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Who Has the Power?

I highly recommend one of Arnold Kling’s latest books, Unchecked and Unbalanced. It is a short, highly readable and lucid presentation of the structural problems with government in a wealthy, large and dispersed modern society. The central thesis is that there is a divergence between knowledge (which is largely decentralized and virtually impossible to aggregate) and power (which is increasingly centralized because both scale of government activities and the scope of government activities has increased) which undermines the good functioning of representative institutions. It’s too bad the book has not been widely applauded or read – and certainly lamentable that I am not familiar with works like this coming out of Political Science. The book is full of interesting data and recommendations for making government more accountable to the citizens it claims to represent.

In any case, Kling presents one measure of the increased power of the state – and that is looking at spending per legislator. He uses his home county in Maryland to illustrate, and so I thought I would look up similar data for my home county here in New York. The 2010 budget for Monroe County, NY was approved at $913.9 million. There are 29 county legislators here in Monroe County (thankfully, most of them work full-time elsewhere). Dividing the budget by the number of legislators shows that each legislator averages allocating $31.5 million of spending, every year.

In capitalized terms, assuming a 3% risk-free interest rate, that is the equivalent to each legislator controlling an asset valued at one billion dollars. Kling talks about why this might or might not be a fair assessment, but however you look at it, this is a vast amount of money for individuals to control. There is a mix of lawyers, small businessmen and others on the legislature. Keep in mind that there are only 793 billionaires in the entire world. And a relatively moderate spending county legislature in depressed Western New York has 29 people that have as much wealth at their disposal as the 793 richest people in the entire world.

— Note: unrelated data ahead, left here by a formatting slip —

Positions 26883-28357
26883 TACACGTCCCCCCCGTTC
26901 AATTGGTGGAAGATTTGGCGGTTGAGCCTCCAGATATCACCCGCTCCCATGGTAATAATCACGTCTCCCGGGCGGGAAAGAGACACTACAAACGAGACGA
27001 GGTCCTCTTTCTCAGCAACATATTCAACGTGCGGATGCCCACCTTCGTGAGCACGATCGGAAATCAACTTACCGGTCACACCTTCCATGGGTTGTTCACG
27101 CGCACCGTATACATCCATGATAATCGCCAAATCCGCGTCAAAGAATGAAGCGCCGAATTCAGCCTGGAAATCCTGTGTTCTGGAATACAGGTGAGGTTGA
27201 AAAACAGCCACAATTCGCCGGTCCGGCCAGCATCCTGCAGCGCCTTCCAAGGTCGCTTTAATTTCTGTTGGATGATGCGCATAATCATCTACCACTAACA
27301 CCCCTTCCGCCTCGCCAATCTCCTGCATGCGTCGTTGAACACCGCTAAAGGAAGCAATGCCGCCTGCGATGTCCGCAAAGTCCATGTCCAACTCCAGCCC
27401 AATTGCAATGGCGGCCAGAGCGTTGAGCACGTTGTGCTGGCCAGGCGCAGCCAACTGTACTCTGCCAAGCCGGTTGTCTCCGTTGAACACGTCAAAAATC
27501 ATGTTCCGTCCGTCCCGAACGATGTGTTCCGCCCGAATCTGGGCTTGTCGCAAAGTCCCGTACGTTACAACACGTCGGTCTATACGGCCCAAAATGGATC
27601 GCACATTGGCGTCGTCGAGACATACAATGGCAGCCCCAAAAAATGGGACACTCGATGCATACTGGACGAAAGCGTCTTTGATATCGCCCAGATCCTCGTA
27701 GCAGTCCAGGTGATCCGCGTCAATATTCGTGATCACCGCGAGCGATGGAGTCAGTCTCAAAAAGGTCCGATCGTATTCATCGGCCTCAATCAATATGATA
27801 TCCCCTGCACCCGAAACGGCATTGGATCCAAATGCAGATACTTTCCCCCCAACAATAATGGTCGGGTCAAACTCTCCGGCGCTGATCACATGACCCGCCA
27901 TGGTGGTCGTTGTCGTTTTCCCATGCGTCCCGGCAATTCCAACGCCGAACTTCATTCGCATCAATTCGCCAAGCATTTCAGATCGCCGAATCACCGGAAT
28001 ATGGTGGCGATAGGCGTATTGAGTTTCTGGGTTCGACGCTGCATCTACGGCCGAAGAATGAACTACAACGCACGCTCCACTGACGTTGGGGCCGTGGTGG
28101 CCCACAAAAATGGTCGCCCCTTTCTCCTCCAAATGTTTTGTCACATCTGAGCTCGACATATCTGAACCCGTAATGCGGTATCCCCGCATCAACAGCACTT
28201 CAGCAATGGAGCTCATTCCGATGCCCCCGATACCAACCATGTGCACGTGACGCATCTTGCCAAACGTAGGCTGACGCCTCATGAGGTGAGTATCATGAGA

At least the county council has a mix of representation on it – I used to live in Massachusetts where the highest ranking elected member of the opposition party was something like a county Sheriff. Keep this in mind the next time you hear someone groaning about inequality and the power of corporate interests in the United States.

2 Responses to “Who Has the Power?”

  1. Harry says:

    During my informal but very important education, post-college, my Uncle Harry would pose such questions, off the cuff, over dinner, about how you might capitalize this or that. His mind kept discounting everything economically, in the best sense of using the word “discounting”.

    Thus, your comment is to the point, exactly.

    Personally, I’m contemplating a quest for elimininating one local official who does nothing productive and costs us more by his presence.

    Best wishes

  2. David Scott says:

    Although, I personally am so far to the left that even the democrats appear to me to be “right-wing,” I consider myself to be a strict constitutionalist. It is my opinion that since its inception there has been an organized and systematic assault by the conservatives in the United States (and in the other industrialized nations) on the civil liberties written into the US Constitution. The “War on Drugs”; “War on Terror”; “War on Communism” and a host of other wars waged by the right wing are really nothing more than a War on People–an excuse to erode civil rights to the point of non-existence. I invite you to my website devoted to raising awareness on this puritan attack on freedom: http://pltcldscsn.blogspot.com/

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